The State Department has failed to provide an example of how “birth tourism” presented a national security risk, as they argued, and the rule has been criticized by immigrant rights advocates for “turning embassy employees into reproductive policemen”.  

Trump Administration Expands the Travel Ban

In 2017, the Trump administration proposed a travel ban that imposed restrictions on citizens of Chad, Iran, Libya, North Korea, Somalia, Syria, Venezuela, and Yemen. Although there was large public outcry against the ban, the Supreme Court allowed the third version of the ban (which spared Sudan and Iraq) to go into effect while legal challenges against it continued. We spoke out against the ban in 2017 and mentioned it explicitly in our 2018 Immigration Working Group Principles, citing its disregard for due process and equal protection rights for immigrants:

“The BBA has long supported measures to uphold due process and equal protections rights and access to counsel for immigrants, and in recent months has spoken out against the “travel ban” that would limit immigration from several Muslim countries; condemned the practice of separation of immigrant families at the border; and opposed proposed changes to “public charge” regulations that would make it more difficult for immigrants to access essential benefits and services.”

BBA Immigration Working Group Principles, 2018.

On January 31, the Trump administration announced that it will extend the travel ban to impose restrictions on six additional countries: Nigeria, Myanmar, Eritrea, Kyrgyzstan, Sudan, and Tanzania. The new order, which will go into effect on February 22, will affect nearly 350 million people, including a quarter of Africa’s population. Unlike the original travel ban, which prohibited citizens of the countries mentioned above from entering the United States, this ban will restrict citizens of Nigeria, Myanmar, Eritrea, and Kyrgyzstan from obtaining immigrant visas and will prevent citizens of Sudan and Tanzania from moving to the U.S. through the diversity visa lottery.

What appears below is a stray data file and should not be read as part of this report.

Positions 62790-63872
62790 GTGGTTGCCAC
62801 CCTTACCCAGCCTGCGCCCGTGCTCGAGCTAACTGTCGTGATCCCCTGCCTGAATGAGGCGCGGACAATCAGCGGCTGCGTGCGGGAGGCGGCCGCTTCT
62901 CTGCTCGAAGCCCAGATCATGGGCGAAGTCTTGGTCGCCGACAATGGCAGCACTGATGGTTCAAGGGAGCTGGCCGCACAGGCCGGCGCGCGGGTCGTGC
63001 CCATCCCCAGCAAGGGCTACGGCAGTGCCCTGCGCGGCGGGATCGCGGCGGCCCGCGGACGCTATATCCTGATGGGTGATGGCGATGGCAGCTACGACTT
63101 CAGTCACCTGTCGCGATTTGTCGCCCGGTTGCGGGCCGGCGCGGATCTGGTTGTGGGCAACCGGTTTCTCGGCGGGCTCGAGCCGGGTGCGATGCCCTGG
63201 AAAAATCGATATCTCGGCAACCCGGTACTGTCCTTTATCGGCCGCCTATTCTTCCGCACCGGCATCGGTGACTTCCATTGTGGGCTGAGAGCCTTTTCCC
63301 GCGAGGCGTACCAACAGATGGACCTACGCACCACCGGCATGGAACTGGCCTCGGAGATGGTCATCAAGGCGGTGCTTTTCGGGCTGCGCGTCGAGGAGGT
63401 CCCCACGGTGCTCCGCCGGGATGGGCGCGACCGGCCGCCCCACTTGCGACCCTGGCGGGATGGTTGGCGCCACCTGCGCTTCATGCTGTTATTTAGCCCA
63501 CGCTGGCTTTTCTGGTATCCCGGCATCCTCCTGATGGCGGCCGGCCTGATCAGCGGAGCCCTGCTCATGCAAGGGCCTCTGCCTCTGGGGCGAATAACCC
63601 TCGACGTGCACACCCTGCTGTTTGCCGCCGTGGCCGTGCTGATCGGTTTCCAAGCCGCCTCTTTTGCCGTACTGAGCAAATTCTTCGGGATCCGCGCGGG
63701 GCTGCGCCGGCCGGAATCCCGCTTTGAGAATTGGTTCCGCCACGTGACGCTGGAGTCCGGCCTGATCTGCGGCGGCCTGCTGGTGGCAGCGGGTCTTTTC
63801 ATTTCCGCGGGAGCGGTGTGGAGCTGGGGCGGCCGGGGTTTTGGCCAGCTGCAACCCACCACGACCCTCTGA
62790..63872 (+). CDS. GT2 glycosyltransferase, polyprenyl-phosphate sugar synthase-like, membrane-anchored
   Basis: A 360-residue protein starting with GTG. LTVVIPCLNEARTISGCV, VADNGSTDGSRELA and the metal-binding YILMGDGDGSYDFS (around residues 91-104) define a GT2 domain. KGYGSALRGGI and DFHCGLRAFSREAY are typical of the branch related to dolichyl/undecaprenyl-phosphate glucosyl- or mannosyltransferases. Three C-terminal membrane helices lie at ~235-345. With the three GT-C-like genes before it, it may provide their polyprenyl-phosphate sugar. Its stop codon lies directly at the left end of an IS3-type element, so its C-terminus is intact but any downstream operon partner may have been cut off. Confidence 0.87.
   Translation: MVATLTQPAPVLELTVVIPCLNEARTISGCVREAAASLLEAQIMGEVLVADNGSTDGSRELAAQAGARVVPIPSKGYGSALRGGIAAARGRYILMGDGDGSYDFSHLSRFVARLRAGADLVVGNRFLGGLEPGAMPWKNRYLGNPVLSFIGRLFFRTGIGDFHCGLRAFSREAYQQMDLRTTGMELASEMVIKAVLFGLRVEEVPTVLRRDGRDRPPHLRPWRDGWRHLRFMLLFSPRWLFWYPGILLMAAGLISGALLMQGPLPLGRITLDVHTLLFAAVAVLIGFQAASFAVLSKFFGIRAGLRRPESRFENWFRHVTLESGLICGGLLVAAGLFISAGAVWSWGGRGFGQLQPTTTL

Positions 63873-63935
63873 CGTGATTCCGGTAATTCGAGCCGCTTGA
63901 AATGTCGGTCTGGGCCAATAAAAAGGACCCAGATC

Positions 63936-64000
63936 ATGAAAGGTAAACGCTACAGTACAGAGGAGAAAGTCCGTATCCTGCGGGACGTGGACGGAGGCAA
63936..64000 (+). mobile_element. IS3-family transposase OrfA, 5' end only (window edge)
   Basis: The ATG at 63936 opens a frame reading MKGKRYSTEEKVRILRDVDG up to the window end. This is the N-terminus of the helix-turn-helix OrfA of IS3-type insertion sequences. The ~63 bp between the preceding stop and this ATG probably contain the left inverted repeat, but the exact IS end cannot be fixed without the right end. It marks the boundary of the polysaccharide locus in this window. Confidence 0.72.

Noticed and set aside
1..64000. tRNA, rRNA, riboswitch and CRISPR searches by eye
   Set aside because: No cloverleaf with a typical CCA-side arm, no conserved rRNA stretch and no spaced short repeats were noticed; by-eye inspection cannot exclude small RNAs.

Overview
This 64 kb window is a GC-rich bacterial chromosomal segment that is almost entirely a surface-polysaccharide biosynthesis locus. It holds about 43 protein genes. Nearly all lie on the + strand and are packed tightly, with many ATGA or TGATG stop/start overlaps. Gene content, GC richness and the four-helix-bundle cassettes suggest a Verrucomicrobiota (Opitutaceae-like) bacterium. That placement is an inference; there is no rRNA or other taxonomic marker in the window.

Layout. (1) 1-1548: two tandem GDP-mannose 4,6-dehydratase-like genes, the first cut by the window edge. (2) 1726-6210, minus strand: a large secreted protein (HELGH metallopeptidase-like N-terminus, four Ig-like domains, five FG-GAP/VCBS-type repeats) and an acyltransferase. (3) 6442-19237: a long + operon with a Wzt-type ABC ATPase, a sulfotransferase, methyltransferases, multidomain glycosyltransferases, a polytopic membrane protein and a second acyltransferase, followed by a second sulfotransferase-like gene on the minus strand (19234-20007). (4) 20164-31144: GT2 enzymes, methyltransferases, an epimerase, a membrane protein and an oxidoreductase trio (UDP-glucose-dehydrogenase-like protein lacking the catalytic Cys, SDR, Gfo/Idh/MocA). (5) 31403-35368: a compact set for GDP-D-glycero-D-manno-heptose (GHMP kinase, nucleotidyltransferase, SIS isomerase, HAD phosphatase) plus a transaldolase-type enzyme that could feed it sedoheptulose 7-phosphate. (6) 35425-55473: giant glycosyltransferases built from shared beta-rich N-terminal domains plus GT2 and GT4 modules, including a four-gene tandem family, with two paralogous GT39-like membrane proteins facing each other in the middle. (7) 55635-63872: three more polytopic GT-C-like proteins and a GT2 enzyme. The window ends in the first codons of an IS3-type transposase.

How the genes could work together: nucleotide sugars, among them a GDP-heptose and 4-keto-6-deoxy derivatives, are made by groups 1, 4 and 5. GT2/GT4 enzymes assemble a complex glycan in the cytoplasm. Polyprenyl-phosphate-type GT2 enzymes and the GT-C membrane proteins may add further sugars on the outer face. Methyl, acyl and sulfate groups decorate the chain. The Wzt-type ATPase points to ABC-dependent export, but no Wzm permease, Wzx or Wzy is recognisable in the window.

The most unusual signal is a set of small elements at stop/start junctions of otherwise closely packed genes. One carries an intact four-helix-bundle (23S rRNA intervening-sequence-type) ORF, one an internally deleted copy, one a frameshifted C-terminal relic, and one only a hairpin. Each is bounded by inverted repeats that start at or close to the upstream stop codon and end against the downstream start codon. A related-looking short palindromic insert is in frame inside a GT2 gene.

Immigrant advocacy groups are vehemently opposed to the expanded rule. “The ban should be ended, not expanded. President Trump is doubling down on his signature anti-Muslim policy — and using the ban as a way to put even more of his prejudices into practice by excluding more communities of color,” said Omar Jadwat, director of the ACLU’s Immigrants’ Rights Project. “Families, universities, and businesses in the United States are paying an ever-higher price for President Trump’s ignorance and racism.” The BBA continues to be opposed to the travel ban and the singling out of specific immigrant groups.

In the news

  • Massachusetts Sheriffs Receiving Funds from ICE for Housing Detainees

The Boston Globe recently uncovered that the Commonwealth has received more than $160 million in funding from federal immigration authorities since 2012, “mostly in exchange for keeping and transporting ICE detainees in jails run by four Massachusetts sheriff’s departments”.

The funding in question stemmed from agreements between ICE and the sheriff’s offices for Plymouth, Bristol, Franklin, and Suffolk counties. Suffolk ended its relationship with ICE this past October but the other sheriffs’ offices have defended the arrangements, claiming that their relationships with ICE have made Massachusetts safer.

  • Information Sharing Between BPS and ICE

A lawsuit brought by Lawyers for Civil Rights (LCR) and other civil rights and education advocates revealed documents that showed “extensive interactions” between Boston Public Schools (BPS) and federal immigration enforcement. A statement released by LCR outlines that since 2014, at least 135 student incident reports generated by BPS have been made accessible to ICE via the Boston Regional Intelligence Center (BRIC), an information-sharing network of local, state, and federal law enforcement agencies that is funded by the U.S. Department of Homeland Security and housed within the Boston Police Department.